With the craft beer revolution in full swing, it may be difficult to believe that hard cider remains one of the most popular alcoholic beverages worldwide. In fact, in Great Britain, over half of all apples grown in the country are used to make cider. What happened to hard cider in the United States though? The team at Cheers All explains what you need to know about hard ciders, including where they went.
What Is Hard Cider?
Everyone knows what apple cider is; however, hard cider is not exactly the same thing. Hard cider is an alcoholic drink made from fermented apple juice. Interestingly, only Americans use the term hard cider to distinguish the drink kids have on a picnic from the adult version. For the rest of the world, cider refers to the alcoholic beverage made from fermented apples. Alcohol regulations in the U.S. classify hard cider as a beverage with an alcohol content up to seven percent. Usually, an alcohol content above seven percent classifies the beverage as apple wine. To be classified as hard cider in the United States, the product must contain a minimum 50 percent fresh pressed or concentrated apple juice.
It is impossible to know how long hard cider has been produced; however, experts believe that alcoholic cider was being produced by the Greeks and Romans. When the Romans invaded England around 55 B.C., they found the locals drinking cider because the alcohol in the cider killed off bacteria that invaded the drinking water. Fast forward a few hundred years and you will find European settlers drinking cider in America for the same reason. They also believed that cider could help treat and/or prevent illness. Unfortunately, the cider business suffered tremendously during Prohibition, with many apple orchards being burned to the ground. In the decades after Prohibition, hard cider never truly rebounded.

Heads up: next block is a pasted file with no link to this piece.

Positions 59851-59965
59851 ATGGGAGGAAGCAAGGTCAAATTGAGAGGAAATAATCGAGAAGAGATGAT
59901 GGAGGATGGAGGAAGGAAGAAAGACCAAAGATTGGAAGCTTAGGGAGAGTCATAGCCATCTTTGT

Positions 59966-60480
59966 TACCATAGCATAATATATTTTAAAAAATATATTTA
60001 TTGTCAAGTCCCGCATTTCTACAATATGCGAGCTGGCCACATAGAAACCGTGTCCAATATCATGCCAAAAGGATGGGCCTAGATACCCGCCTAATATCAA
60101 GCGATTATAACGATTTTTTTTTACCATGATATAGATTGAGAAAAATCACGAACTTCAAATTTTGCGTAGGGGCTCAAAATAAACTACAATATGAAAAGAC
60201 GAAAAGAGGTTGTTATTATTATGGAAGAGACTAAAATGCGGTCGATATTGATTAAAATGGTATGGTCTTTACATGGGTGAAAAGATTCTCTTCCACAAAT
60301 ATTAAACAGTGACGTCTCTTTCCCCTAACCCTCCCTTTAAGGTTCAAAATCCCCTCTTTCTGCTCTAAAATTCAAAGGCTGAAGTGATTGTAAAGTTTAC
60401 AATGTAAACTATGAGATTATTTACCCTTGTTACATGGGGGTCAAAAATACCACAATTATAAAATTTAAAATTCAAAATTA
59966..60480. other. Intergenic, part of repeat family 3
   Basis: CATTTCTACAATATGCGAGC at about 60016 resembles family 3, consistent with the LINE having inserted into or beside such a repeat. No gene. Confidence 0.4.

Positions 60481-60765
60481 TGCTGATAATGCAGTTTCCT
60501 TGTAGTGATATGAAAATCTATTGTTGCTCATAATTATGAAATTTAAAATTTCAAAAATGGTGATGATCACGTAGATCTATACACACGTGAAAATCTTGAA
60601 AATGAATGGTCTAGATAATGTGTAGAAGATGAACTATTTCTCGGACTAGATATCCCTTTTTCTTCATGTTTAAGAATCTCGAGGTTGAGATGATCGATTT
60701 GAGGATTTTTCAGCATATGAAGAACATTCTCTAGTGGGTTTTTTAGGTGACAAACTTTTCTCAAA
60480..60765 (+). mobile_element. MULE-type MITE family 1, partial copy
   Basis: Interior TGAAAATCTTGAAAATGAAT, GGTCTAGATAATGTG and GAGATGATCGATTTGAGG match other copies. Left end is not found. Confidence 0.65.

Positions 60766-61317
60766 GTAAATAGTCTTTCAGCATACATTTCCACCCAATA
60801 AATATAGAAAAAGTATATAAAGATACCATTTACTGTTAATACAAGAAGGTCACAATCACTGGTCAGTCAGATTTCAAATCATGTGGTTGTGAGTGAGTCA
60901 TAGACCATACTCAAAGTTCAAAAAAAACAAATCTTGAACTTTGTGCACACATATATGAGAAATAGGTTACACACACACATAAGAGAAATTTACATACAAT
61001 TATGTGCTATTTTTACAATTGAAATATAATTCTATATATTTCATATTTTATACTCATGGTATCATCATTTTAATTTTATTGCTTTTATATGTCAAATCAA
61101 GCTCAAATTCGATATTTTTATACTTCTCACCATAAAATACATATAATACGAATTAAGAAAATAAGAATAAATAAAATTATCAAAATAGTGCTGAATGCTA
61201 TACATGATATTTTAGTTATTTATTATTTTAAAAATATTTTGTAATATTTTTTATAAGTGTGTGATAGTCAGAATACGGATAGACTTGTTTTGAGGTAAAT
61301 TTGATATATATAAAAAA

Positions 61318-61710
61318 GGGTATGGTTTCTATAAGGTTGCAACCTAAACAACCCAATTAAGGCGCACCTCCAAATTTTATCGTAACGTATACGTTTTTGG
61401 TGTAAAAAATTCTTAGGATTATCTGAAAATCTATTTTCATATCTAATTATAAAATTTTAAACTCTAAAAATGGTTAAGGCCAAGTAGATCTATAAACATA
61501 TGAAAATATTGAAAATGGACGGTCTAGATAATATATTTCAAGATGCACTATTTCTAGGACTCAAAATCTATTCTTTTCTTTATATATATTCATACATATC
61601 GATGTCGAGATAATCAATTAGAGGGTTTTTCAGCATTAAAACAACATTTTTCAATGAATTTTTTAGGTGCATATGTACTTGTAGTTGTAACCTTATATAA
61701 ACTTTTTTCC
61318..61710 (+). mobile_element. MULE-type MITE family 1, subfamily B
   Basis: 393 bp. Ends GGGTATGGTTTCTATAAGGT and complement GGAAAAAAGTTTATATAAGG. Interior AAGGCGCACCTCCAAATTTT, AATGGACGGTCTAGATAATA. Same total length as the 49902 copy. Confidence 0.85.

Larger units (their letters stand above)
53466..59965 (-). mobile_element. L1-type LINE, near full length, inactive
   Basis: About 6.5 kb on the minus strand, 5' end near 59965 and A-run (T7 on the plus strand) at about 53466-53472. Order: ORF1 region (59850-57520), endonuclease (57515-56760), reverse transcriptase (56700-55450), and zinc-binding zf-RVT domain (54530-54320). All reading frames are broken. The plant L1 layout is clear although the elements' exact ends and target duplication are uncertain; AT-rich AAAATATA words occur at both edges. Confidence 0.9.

How Is Hard Cider Made?
Hard cider begins with apples gathered at the orchard and ground down into what is called “pomace.” The pomace is layered onto racks, and the racks are stacked then pressed to extract the juice. The juice is then fine strained to remove any apple pulp. Once the juice is extracted, it is fermented at temperatures varying between 40-60F. The lower temperature helps slow the fermentation process to retain the natural flavors and aroma.
Fermentation can occur with natural present yeasts or added yeast that feeds off the natural sugars in the apple juice. The result is alcohol and carbon dioxide. Before fermentation is complete, the juice is racked (siphoned) into new vats. During the final fermentation carbon dioxide will be let off, which naturally produces a protective layer on the juice, reducing air exposure. Cider is ready for drinking as soon as two months after fermentation is completed. It can also be aged up to three years. Since no one batch of apples pressed is guaranteed to produce the same tasting juice, cider makers will blend batches to produce a more consistent taste and mouthfeel.
The Cider Revolution in America
Although hard cider fell out of favor in America after Prohibition, craft brewers have created a cider revolution of late in the U.S. One reason for the recent cider boom is the lack of regulations in the U.S. Unlike most European countries that employ strict production regulations regarding the types of apples or sugar content, American craft cider makers have considerable creative license to blend old-world tradition with new methods. The result has led to a hard cider revolution in America. Hard cider drinkers have an ever-increasing variety of ciders from which to choose. Things to consider when choosing your hard cider include dry versus sweet; still versus carbonated; and funky versus crisp and clean.
If you are a craft cider drinker, visit the Cheers All website to purchase glassware and other merchandise geared toward cider lovers.